As a follow up to my post below on Komaza‘s work planting tree farms as a sustainable source of charcoal and timber, I have re-posted an excellent blog post by Kiva Fellow, Sara Strawczynski who is working with Kiva microfinance partner Tujijenge Tanzania in Dar es Salaam. There is an ever-increasing demand for charcoal and although we might wrinkle our noses, it is important to recognize how critical the use of charcoal as cooking fuel is for so many.
Check out the original post here, published on June 23, 2010.
Why Lend to a Charcoal Seller?
By Sara Strawczynski, Tanzania
That’s a question I’d never considered before serving as a Kiva Fellow. I figured that charcoal is a dirty and unsustainable source of fuel, and not one that I want to support. Charcoal production causes massive deforestation and produces considerable emissions of carbon dioxide. So when presented with the option of lending to a charcoal seller on Kiva’s website, I always selected an entrepreneur in a different sector to support.
Flash forward a few months – I have now enjoyed hundreds of meals cooked on charcoal stoves and grills, first in Rwanda and now in Tanzania. I’ve also met about a dozen Kiva clients who make their living producing and selling charcoal. These experiences certainly haven’t made me a full advocate for continued use of charcoal fuel. They have, however, made me realize that the issues surrounding sustainable energy are not white and black, but closer to charcoal grey. So here’s why I would now consider lending to a charcoal seller through Kiva:
Everybody needs fuel to survive – for cooking, cleaning, and heating. Here in Dar Es Salaam, gas and electricity are available in some neighbourhoods, but they are expensive and unreliable. About three-quarters of households in Dar Es Salaam rely on charcoal as their primary cooking fuel. Charcoal is a step up from firewood because it burns slower, is easier to transport, and produces less smoke, which is dangerous to inhale. Though charcoal is not the cleanest energy source, it is the best source of fuel that is available and affordable to many of the urban poor, allowing them to cook and survive.
People involved in producing and selling charcoal are providing a product that is needed. Like all the other microentrepreneurs that you see on Kiva’s website, they are trying to support themselves and their families, and deserve the chance to make that happen through microfinance.
That said, Tanzania’s current charcoal sector is not driven by a few microentrepreneurs. It is operating on a macro scale, with massive environmental implications. Tanzanians consumes a million tons of charcoal a year, making charcoal the third largest sector in this country, after mining and tourism. Dar Es Salaam is one of the fastest growing cities in Africa, and charcoal demand is increasing even faster. More and more hectares of forests in the rural areas surrounding Dar Es Salaam are being logged to supply charcoal to the city. Some projections suggest that Tanzania’s forests will be gone within 50 years, while the demand for charcoal will only keep growing. In light of such dire possibilities, the government is trying to expand the electrical grid and encourage some of Dar Es Salaam’s 3 million inhabitants to switch to other energy sources; however, changes don’t come overnight. The fact is that charcoal will remain an important source of fuel in East Africa for decades or longer.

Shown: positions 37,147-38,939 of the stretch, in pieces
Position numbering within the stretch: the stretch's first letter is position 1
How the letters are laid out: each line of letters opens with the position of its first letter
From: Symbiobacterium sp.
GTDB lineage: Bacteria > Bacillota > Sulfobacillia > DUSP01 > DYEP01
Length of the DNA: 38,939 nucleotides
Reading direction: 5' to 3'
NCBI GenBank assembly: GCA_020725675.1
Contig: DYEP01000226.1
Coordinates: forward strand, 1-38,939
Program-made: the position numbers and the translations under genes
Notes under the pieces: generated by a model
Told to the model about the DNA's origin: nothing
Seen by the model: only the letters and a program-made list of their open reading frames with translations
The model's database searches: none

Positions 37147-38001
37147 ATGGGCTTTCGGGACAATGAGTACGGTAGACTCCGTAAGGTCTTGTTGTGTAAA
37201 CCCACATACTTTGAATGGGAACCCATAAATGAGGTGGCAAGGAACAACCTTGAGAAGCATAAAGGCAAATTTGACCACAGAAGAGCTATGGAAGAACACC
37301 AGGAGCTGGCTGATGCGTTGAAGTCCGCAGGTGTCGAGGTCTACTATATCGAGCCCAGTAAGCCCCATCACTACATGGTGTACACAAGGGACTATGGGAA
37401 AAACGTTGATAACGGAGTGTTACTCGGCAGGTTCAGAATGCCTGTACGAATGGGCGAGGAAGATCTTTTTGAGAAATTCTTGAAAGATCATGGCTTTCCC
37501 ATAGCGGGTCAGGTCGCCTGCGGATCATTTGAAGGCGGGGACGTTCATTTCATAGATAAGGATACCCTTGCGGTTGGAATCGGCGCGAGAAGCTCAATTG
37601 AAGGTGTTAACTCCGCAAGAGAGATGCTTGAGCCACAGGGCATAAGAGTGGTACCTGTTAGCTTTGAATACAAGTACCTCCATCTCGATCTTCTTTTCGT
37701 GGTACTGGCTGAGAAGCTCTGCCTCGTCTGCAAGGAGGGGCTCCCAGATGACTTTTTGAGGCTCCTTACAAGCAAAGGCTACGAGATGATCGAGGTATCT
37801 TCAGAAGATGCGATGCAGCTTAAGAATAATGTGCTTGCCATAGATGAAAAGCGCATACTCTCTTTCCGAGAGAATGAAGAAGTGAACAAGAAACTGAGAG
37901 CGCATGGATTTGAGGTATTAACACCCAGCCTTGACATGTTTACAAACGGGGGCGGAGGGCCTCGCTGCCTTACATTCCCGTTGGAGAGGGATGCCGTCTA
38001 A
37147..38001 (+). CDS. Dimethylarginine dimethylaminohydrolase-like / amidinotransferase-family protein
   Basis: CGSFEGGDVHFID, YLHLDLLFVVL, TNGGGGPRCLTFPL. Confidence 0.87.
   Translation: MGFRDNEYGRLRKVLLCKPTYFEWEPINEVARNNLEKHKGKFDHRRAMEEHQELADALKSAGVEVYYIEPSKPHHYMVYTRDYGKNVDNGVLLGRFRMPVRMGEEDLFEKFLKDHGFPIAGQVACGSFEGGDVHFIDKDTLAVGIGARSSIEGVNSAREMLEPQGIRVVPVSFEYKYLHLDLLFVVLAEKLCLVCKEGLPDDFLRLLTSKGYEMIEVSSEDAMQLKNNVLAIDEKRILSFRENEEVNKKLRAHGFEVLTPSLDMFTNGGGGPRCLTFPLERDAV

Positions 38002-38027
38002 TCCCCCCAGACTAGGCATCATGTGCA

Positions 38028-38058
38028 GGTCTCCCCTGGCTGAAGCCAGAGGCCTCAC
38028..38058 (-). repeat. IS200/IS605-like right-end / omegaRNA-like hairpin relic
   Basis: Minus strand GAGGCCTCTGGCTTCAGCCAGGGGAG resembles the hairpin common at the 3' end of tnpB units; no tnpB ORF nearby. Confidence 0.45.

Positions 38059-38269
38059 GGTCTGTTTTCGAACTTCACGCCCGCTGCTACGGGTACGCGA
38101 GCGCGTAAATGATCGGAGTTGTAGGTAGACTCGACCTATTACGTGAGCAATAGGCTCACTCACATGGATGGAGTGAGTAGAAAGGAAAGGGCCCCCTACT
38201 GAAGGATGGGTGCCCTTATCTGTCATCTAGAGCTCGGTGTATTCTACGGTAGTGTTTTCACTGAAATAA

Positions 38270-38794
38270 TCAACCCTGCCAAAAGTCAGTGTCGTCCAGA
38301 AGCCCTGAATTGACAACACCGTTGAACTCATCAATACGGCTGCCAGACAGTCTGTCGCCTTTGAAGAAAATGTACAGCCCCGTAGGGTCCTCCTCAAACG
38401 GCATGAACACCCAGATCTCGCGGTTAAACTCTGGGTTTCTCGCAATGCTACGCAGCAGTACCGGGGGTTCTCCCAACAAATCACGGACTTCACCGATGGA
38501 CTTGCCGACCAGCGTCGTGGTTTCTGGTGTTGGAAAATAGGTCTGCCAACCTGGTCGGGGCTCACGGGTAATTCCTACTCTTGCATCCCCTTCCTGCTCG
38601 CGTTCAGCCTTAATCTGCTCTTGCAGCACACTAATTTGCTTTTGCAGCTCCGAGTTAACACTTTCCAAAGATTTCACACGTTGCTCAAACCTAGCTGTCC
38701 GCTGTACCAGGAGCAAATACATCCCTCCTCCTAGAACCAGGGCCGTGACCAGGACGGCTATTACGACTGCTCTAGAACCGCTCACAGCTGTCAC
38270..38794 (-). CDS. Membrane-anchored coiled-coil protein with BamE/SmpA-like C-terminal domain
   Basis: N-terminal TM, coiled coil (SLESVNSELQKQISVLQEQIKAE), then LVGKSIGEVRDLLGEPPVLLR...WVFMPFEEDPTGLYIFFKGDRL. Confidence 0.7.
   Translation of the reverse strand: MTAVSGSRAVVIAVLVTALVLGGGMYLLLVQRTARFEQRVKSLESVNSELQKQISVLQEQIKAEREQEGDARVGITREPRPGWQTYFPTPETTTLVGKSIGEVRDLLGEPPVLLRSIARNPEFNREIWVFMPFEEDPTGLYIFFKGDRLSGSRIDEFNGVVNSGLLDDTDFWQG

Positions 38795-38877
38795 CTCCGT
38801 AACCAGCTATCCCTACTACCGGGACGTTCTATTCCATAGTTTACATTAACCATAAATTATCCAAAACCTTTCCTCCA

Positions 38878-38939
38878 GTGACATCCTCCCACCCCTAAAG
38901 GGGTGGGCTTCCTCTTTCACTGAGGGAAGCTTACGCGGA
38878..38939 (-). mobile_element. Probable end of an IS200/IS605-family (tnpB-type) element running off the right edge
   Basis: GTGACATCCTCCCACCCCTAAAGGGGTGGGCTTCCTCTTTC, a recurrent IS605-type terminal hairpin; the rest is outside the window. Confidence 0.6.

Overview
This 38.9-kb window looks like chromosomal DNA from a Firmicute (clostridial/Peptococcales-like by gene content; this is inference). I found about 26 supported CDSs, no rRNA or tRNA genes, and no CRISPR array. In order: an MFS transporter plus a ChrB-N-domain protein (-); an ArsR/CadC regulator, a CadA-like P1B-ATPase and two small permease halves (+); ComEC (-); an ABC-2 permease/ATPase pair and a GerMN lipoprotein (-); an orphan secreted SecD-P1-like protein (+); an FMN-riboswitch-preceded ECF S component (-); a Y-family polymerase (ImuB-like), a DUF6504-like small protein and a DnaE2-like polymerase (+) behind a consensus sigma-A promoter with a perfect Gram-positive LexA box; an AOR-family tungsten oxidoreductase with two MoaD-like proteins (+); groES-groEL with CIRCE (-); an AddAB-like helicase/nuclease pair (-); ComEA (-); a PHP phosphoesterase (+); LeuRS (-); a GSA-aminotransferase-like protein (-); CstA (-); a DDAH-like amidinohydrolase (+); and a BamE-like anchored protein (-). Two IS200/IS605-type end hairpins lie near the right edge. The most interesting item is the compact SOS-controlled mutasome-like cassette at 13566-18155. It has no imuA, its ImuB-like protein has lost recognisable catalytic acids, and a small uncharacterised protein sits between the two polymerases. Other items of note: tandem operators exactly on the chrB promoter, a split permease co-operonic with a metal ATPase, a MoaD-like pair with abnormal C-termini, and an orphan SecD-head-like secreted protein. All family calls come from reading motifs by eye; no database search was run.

Given this reality, Tujijenge Africa (a local microfinance institution, and Kiva Field Partner Tujijenge Tanzania’s sister organization) is actively working for change through the Dar Charcoal Project. The project is a collaboration between the Worldwide Fund for Nature (WWF), Camco Advisory Services of Tanzania (an energy company), Barclays Bank and other partners. The project will engage rural communities where most of Tanzania’s charcoal production and associated deforestation take place. Communities are encouraged and supported to adopt sustainable forestry practices to help make sure that there is an ongoing supply of charcoal. Like other forestry industries, careful management including land use planning, seedling development, tree planting and scheduled harvesting can help lead to sustainable charcoal production, and reduced carbon dioxide emissions. Tujijenge Africa is working to develop a voluntary carbon market where private and public sectors can buy carbon credits to offset their own emissions. Communities involved in the Dar Charcoal Project will receive the revenue from the credits, encouraging them to continue sustainable charcoal production practices. Other components of the Dar Charcoal Project include improvements to charcoal-production kilns, promoting more efficient charcoal stoves, and championing charcoal alternatives such as biomass bricks that are made from agricultural waste.
I certainly don’t have any easy solution to propose on how to balance the fuel requirements of growing populations and developing economies with environmental sustainability; however, I have come to realized that microentrepreneurs (including those featured on Kiva) and microfinance institutions are one part of a complicated matrix of players, and will be part of any sustainable (or unsustainable) fuel industries that emerge in the future. Choosing to ignore or avoid loans to charcoal sellers on Kiva does not promote more sustainable fuel production or consumption. It does, however, penalize microentrepreneurs trying to fill a demand and support themselves and their families, which is why from now on I will consider lending to charcoal vendors like Juan and Margaret through Kiva.
Sara Strawczynski is a Kiva Fellow in Dar Es Salaam, Tanzania.